Aug. 26—JACKSONVILLE — First-year Jacksonville State football coach Rich Rodriguez says that reliable sources have told him his season-opening opponent sent a couple of staff members to watch the Gamecocks' spring game.
Teams aren't supposed to do that, but whether Stephen F. Austin did, we can't be certain. "Rich Rod" added that in a couple of instances during preseason practice, people with camera phones were trying to peer through an opening in the fence. They're probably fans, but still, JSU didn't want anyone to give away any secrets, so they got chased off.
Any spies or eager fans probably have the same question all of us do as Jacksonville State opens the Rodriguez era Saturday against Stephen F. Austin in Montgomery: What will his first JSU team look like?
We reporters have an advantage, as we're actually allowed in practice. So, what can we tell you?
Honestly, we have no big secrets to reveal. Since Rodriguez was hired in November 2021 to coach JSU football as it transitions to the Football Bowl Subdivision, he's been pretty open about how he plans for the Gamecocks to play and function. It won't be the same JSU football we've seen in the past.
Fast tempo on offense will be a constant. Rodriguez would like to run 90 offensive plays and compile 25 first downs. The Gamecocks probably won't pick up that many in either category Saturday, but it's a goal and a reachable one.
JSU will play plenty of running backs, who probably will be as important as pass catchers as runners. Tight ends didn't catch many passes under former coach John Grass at JSU, except for Tray Berry, but that should change.
The defense will be aggressive and probably is still ahead of the offense, as it was in the spring, but that gap is closing.
If you have seats near the JSU sideline, you'll probably hear more four-letter words than in the past. It's not that Rich Rod and his staff curse a lot more than others, but because Grass was exceptionally clean in his language.
Honestly, after hearing that some folks complained about Rodriguez's language when he was at Clemson, West Virginia and Michigan, and then watching him at JSU's practice, I'm having a hard time figuring out what the big deal was. He's not much different from the average football coach.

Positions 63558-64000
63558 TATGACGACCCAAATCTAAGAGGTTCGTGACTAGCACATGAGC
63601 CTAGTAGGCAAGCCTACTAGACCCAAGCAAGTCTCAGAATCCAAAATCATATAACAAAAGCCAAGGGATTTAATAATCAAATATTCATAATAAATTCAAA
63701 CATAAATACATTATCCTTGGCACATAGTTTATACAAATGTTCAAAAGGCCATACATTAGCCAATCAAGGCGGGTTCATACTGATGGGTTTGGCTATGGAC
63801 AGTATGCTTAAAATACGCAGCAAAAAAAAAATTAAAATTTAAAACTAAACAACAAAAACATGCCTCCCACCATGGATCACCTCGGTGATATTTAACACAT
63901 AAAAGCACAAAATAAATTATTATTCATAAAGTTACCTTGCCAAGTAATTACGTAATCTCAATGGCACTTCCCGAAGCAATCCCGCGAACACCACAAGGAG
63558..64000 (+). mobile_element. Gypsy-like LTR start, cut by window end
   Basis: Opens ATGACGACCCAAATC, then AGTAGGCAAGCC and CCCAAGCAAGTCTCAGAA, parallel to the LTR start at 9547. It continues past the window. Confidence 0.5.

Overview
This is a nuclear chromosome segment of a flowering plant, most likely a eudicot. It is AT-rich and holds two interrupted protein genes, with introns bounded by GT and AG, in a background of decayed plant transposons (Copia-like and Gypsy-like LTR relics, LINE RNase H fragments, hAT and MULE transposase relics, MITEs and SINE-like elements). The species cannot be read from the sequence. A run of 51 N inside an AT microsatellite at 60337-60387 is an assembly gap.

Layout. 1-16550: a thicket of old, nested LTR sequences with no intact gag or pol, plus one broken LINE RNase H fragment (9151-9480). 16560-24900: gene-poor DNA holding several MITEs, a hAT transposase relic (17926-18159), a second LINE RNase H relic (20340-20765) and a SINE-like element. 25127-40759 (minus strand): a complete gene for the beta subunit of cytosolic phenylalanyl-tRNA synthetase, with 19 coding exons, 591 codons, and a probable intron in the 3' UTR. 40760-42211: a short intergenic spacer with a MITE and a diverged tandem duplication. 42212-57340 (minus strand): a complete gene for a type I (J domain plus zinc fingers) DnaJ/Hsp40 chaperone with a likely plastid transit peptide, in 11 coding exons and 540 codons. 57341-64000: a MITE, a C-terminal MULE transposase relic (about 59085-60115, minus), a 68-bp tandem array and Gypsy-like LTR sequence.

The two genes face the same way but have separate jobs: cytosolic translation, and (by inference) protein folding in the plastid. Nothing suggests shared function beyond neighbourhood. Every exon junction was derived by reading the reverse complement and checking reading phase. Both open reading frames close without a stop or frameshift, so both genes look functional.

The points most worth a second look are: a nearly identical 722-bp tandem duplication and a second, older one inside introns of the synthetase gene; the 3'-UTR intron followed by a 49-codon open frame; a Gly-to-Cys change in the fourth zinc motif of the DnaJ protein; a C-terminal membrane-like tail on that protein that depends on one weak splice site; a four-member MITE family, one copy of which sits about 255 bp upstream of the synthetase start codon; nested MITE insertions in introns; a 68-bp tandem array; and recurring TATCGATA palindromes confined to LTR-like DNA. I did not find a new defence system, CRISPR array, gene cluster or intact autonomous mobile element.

Saturday is a non-conference game. JSU is in its last year in the Football Championship Subdivision before moving to Conference USA and the FBS next year, and because the Gamecocks are in transition, they aren't eligible for the FCS playoffs. They can compete for the ASUN Conference title, and win or lose Saturday, that's the big goal for this season.
For those who watched the JSU spring game, personnel won't be the same as what you saw then. Two of the three quarterbacks (redshirt freshman Aaron McLaughlin and true freshman Te'Sean Smoot) weren't on campus then. Neither was Arizona transfer running back Bam Smith, who likely will get his share of playing time Saturday.
Texas Tech transfer Sterling Galban, a probable starter at receiver, wasn't there, either. And, Oxford graduate Clay Webb transferred to JSU from Georgia since then and probably will line up as a starter Saturday.
This influx of talent combined with more practice time in Rodriguez's system means the offense will be better. Rodriguez isn't saying who will start at quarterback, but he's been open in saying both McLaughlin and sixth-year senior Zion Webb will play. In my amateur opinion, I'd pick McLaughlin as the starter, but don't count out Webb. I imagine that whoever plays behind center in the fourth quarter will be the one who moves the team best in the first three.
I'd love to see Smoot play, because he seems like a terrific talent, but for now, it doesn't look like Rodriguez plans to play more than two quarterbacks regularly.
The defense suffered a killing loss in last year's opener when safety Jeremiah Harris went down with an elbow injury. He missed the season, and that affected the JSU defense all year. Harris is back, and he'll be a force.
The biggest change you might see Saturday? Fewer false-start penalties by the offensive line. This will be a welcome change to those who grew frustrated last season with all the false-start penalties. JSU had 29 a year ago in 11 games, including six in the opener. It's hard to imagine JSU line coach Rick Trickett, one of the best in college football, will allow anyone to play who can't keep from moving before the snap.
The one part of Saturday's game that nobody should be looking forward to? Rodriguez has said Tuesday that punter Jack Dawson will play, even after an arrest for three misdemeanor assault charges related to his time on the Troy football team. One is a sex assault charge in which he is accused of using a pool cue to violate a teammate.
"Obviously, something happened a few years ago," Rodriguez said Tuesday. "Our school is aware of the situation. Our staff is aware. His family is aware. I would just say, let's not rush to judgment. Let all the facts get out. Let's let the process go before we pass judgment. That's all my comments about that."
Even so, JSU should bench Dawson. This isn't even a decision Rodriguez should have to make. The university should make the call, and allowing someone to play after being arrested and accused of sex assault is a rare misstep by school leadership since President Don Killingsworth assumed office in 2020.
Saturday will be a day for JSU to enjoy, win or lose, but the Dawson case is certainly a dark cloud.
Senior Editor Mark Edwards: 256-235-3570. On Twitter: @MarkSportsStar.